Breaking Down News: Houses of Wax

Within hours of pictures appearing of the prime minister being measured by the technical squad of Madame Tussaud’s, news broke that the Delhi chief minister would have his head examined too, for his very own waxwork.

Written by Pratik Kanjilal | Updated: March 30, 2016 10:23 am

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What a vicious backhander the BJP has struck at Arvind Kejriwal this week, banning over-the-counter cough syrups en masse. Not one to wan delicately, the Delhi chief minister has counter-attacked by launching the wax wars.

Within hours of pictures appearing of the prime minister being phrenologically measured by the technical squad of Madame Tussaud’s, there came news that the Delhi chief minister would have his head examined too, for his very own waxwork. Can Houses of Wax be far away?

Besides, imagine Kanhaiya Kumar’s waxwork looming over the simulacra of both chief minister and prime minister. His comeback speech, after he was released from jail, makes Kejriwal sound like a white collar conservative. And it will be a long, long time before we again hear the BJP’s SWOT talk about demographic dividend and chaiwallahs. Or that once-electrifying call for “aajhaadee”, for that matter.

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Meanwhile,  Pratap Bhanu Mehta spoke of in a TV interview with Karan Thapar? Or was this personal panic, inspired by the gambit of minister of state for home Kiren Rijiju? He had leveraged his high school reading of Nostradamus to dramatic effect, recalling the “man from the south” predicted to be the modifier of India.

All young men read the cleverly inscrutable apothecary in high school, but then you grow up and read the Roald Dahl version of Man from the South, which is much more credible. At some point, people become adults and understand that Nostradamus’ book is a palimpsest. You can read almost any story into it. The reader is being had and is loving it. That was the business plan for a publishing phenomenon that’s been in print for half a millennium.

In the foreign airwaves, John Oliver is back on song with his incisive analysis of Putin’s 13th rigged public TV inquisition. “Who would not feel comfortable asking questions to that friendly face?” he asks rhetorically, showing a portrait of Putin which looks like Mount Rushmore illuminated by nuclear holocaust. “Would you like to clone yourself?” asks a woman of the man who baffled Nato by going into Syria and has just bamboozled it by withdrawing rather suddenly. Loaded question there, given the gender of origin. Answer: “No.” Stop. No clarifications.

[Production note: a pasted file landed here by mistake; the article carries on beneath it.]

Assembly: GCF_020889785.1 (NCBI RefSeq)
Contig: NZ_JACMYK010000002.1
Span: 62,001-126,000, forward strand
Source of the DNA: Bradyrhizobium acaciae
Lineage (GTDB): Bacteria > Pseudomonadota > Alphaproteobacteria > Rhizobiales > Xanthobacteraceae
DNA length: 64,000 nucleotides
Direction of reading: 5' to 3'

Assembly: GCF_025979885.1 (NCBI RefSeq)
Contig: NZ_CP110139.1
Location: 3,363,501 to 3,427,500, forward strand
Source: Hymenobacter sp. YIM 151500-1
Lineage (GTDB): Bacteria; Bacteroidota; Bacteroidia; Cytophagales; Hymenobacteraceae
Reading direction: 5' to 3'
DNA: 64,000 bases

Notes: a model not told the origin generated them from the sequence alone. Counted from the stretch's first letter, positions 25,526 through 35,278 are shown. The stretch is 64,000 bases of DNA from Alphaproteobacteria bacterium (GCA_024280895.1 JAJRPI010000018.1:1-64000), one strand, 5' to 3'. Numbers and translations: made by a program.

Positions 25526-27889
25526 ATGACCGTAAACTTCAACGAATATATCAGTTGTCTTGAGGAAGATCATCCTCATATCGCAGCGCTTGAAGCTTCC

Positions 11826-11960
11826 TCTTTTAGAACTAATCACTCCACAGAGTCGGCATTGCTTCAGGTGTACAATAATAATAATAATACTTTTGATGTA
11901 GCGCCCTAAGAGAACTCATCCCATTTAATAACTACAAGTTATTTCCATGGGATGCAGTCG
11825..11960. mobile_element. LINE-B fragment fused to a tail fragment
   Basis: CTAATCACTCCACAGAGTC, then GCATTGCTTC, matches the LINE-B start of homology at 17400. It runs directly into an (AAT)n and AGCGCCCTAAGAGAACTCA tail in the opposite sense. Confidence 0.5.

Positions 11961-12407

Another woman asks if Putin would request her friend’s husband Boris to get the friend a dog. It is a humanising moment, nicely set up. All the president needed to do was say, “Yes, I can do this!” But no, Putin wants the friend to ask Boris if he will not consider getting her something or the other, maybe an elephant. Maybe even a fur coat. In Putin’s Russia, anything is possible.

However, he does not control the whole human imperium. The world rolled helplessly on the floor when the village of Apastovo in Russia’s Republic of Tatarstan enforced a ban on Western foods by bulldozing three frozen geese flushed out of a local shop. They could have expatriated those geese to needy foreigners, but ran them over instead. Habits remembered from Afghanistan?

Kitney aadmi the? One of the finest images of the week was that of former Chambal dacoits in tremendous moustaches and beards, apart from the lone woman in their number. All were in saffron turbans, courtesy the RSS activist who got them together. They want the right to police the forests they had once ruled, and to deliver rough justice to illegal loggers and sand mafias. As images go, that was more compelling than yet another sting on the Trinamul Congress, whose corruption is not in doubt.

News of the bombings in Brussels worked like a litmus test on Twitter. Sonia Singh: “Over 30 dead in #Brussels…  Have nothing new or profound to say. Just deep, deep sadness at the world my kids are growing up in.” Vinod Khosla: “Explosions at Brussels airport; Apple: national security is more important than privacy.” Interesting to see who cares about what. Many wondered why the blasts in Ankara did not evoke a global response like Paris and Brussels did. News TV buzzed with apocalyptic headlines. Zee led with: “Aatank ka Plan B3: Bagdadi, Belgium aur badla.” And amidst this turbulence, a truly spaced out travel agency showed a picture postcard view of Bruges at night.

Sometime thereabouts, PTI lost its marbles and loudly tweeted: “NOT USED.” Maybe just reminding media that it has the right to ignore nonsense, and should vigorously exercise it in meaningless times.

pratik.kanjilal@expressindia.com

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